How to remember the spelling of definitely

A student recently refused to believe me when I corrected his spelling of “definately” and then he had a minor breakdown when his iPhone confirmed that he’d been spelling it wrongly for the last five years or so. He didn’t seem convinced either by the method that I use to remember the spelling, which is to sound it out as “de fin ite ly”, pronouncing the problem syllable as “ait”, to rhyme with “fight”. I then suddenly realised that it starts the same way as the much easier to remember word “definition”, which seemed to be an “aha” moment to the last few doubters/ panickers. We’ll see in their next IELTS essays if it actually worked…

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5 Responses to How to remember the spelling of definitely

  1. Richard says:

    I think it is too embedded among native speakers of English to convince all learners that the ‘definately’ form is wrong.

  2. Even to myself as a native speaker I used to say ‘def -i-nite-ly to myself before I wrote it down, particularly when I was younger. One that got my recently was opportunity. I would have sworn it was spelt oppurtunity; although after rushing off to a dictionary after it was pointed out to me, I won’t forget the proper spelling again!

  3. alexcase says:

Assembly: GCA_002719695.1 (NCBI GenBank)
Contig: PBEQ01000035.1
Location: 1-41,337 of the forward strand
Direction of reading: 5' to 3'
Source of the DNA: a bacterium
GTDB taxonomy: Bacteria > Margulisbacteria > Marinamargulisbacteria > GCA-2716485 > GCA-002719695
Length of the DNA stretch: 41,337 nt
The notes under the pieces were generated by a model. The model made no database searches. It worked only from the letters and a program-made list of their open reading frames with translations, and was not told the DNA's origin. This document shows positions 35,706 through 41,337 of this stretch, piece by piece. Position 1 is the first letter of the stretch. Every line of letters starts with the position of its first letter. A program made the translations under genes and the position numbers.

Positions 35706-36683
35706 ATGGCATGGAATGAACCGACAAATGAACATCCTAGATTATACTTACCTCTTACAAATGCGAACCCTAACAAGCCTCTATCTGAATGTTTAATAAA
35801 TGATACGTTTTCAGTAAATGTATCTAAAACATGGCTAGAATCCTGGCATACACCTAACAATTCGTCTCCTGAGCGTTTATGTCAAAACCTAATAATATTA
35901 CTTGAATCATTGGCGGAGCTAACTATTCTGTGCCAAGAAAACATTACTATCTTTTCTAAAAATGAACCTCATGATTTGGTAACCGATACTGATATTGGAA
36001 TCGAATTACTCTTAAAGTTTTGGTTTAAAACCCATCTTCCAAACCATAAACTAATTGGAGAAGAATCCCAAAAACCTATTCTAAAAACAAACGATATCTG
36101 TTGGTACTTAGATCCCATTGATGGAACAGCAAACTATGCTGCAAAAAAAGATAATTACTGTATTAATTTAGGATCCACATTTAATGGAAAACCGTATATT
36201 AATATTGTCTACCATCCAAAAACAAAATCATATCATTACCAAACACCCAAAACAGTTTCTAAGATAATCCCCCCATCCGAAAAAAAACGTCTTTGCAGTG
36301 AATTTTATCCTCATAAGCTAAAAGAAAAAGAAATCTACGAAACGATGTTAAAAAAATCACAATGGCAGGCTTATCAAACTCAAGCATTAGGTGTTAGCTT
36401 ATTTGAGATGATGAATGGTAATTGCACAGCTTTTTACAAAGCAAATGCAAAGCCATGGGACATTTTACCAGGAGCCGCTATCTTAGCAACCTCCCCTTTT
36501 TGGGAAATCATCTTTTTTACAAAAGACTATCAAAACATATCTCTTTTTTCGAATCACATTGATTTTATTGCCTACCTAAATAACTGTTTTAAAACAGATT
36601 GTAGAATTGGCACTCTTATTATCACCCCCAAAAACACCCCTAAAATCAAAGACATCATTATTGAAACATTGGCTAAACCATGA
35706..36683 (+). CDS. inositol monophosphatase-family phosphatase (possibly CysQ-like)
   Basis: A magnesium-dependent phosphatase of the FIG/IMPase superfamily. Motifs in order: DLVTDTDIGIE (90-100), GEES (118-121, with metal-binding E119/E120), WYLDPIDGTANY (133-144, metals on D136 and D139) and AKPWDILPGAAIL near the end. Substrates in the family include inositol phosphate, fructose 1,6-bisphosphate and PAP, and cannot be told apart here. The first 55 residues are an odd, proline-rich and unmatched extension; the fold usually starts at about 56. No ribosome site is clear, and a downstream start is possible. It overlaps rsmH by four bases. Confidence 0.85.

I still do have to sound it out for myself. Think I’ll borrow your way of doing so for class, because then I can just write “night” about it to show the way I do so.

    “Opportunity” has the same problem, which is a schwa which could be spelt about any way at all (something which I forgot to mention I also explained to that group of students about “definitely”). For some reason I don’t have problems with opportunity, the two Os seems to just look right when I write it down.

  4. The opportunity mishap was a few years ago now – when I look at it now I can’t see how I thought a ‘U’ was better as it looks so strange. It must be incredibly difficult for foreign students to get their head around all this stuff!

  5. Sabrina says:

    I think this a the most misspelled word ever in the english language. I like your idea of saying that it goes along with definition – way easier to remember!

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